Broth: A simple taste of chicken soup.

Noodles: Nothing remarkable.

Meat: Some elastic, salty, smoky chicken.

Toppings: Some beautiful purple and green negi, and kezurikatsuo.


An elegant but very unremarkable bowl. No need whatsoever to stop there. If that’s your only option, I would recommend eating something else than ramen - there are so many good options around in Tenjimbashisuji and Temma.

More info on ramendb.

Thursday, July 23, 2015

Matsuzaka Gyumen (Osaka-fu, Suita-shi)

松坂牛麺(吹田店)
まつざかぎゅうめん
Matsuzaka Gyuumen (Suita-ten)

Matsuzaka Gyumen: 16 / 20
(松坂牛麺 )

Speak of an isolated ramen place! Seriously, who would think of opening a ramen shop one kilometer west from the far up north Yamada station? If he wanted quietness, that’s a miss: even on a Thursday evening at 20:00, a few people were queuing to eat there. What’s the reason? Not the elegant interior with a long, modern wooden counter. Neither the pleasant sencha nor the hot oshiburi that you get when you arrive. Certainly not the robotic waiter and waitress. No, the reason is simple: people come here for the unique-in-the-world carpaccio-ramen – locally known as the Matsuzaka Gyumen!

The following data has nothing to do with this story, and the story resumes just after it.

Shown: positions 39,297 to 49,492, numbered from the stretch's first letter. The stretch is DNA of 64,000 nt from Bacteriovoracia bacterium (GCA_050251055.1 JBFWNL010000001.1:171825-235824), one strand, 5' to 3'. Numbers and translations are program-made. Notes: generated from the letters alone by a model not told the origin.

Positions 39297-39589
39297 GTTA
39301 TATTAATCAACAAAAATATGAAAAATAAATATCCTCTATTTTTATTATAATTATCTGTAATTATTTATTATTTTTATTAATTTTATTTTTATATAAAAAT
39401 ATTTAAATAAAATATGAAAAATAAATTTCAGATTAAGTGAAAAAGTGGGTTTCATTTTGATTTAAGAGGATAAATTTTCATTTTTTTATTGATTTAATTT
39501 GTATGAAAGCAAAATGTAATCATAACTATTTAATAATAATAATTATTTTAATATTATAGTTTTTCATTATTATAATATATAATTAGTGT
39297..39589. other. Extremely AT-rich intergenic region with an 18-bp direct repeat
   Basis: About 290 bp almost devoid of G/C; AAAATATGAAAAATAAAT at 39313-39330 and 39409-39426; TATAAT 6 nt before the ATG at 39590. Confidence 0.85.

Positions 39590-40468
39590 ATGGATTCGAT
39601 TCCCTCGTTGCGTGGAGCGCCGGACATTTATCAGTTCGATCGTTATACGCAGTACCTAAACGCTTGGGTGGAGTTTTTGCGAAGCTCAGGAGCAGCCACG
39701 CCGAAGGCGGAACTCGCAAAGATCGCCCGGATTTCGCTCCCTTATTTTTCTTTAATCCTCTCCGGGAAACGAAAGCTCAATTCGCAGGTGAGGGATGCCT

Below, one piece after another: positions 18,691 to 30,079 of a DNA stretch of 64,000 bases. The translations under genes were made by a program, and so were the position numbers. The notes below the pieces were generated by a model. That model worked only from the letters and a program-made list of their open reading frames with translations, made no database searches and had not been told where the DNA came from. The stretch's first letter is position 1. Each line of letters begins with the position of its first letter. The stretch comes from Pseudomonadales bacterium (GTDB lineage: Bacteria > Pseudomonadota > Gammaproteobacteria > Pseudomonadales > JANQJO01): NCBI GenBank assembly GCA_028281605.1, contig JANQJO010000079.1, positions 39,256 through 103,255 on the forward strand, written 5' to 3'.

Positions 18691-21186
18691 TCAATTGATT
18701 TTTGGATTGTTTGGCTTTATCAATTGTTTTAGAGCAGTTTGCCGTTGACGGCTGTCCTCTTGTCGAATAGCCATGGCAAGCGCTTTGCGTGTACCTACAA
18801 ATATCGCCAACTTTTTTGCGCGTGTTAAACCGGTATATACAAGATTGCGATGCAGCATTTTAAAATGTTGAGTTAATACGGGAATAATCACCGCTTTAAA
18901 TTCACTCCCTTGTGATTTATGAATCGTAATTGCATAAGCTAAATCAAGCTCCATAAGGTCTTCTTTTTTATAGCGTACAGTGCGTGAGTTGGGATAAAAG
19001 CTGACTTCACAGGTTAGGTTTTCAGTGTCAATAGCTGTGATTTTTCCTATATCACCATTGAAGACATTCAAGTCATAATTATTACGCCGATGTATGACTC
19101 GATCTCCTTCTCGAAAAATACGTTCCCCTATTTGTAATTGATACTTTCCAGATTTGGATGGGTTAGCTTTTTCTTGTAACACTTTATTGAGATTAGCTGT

Broth: As you see it on the picture, you get served the broth separately from your bowl, and can then pour it as you like – in particular, on the beef meat that you see in the middle. Ingenious! The broth is a light but intense shio, very appreciable.

Noodles: Kind of whole grain noodles, which stick a little bit to each other and break easily under the teeth.

Meat: For me, the nice thing in pouring the broth by yourself is that you can choose how much you want to cook your meat. Rare? Just pour a bit of broth on it and the rest all around. Well-done? Just pour everything on it. You also get a few bits of fat hormon (offal).

Toppings: Some mizuna, as well as a slice of lemon that you can press in your broth for some enjoyable zing.


At 1030 yens, this bowl is not cheap, but all along worth it. If you’re broke, you can still switch to their other option, a kasu-ramen that I would really like to try some day. This ramen place is far away from everything, but it is unique in its style – or nearly unique, since there is a twin shop in Nishinomiya. If you like ramen-oddities, don’t miss it!

More info on ramendb.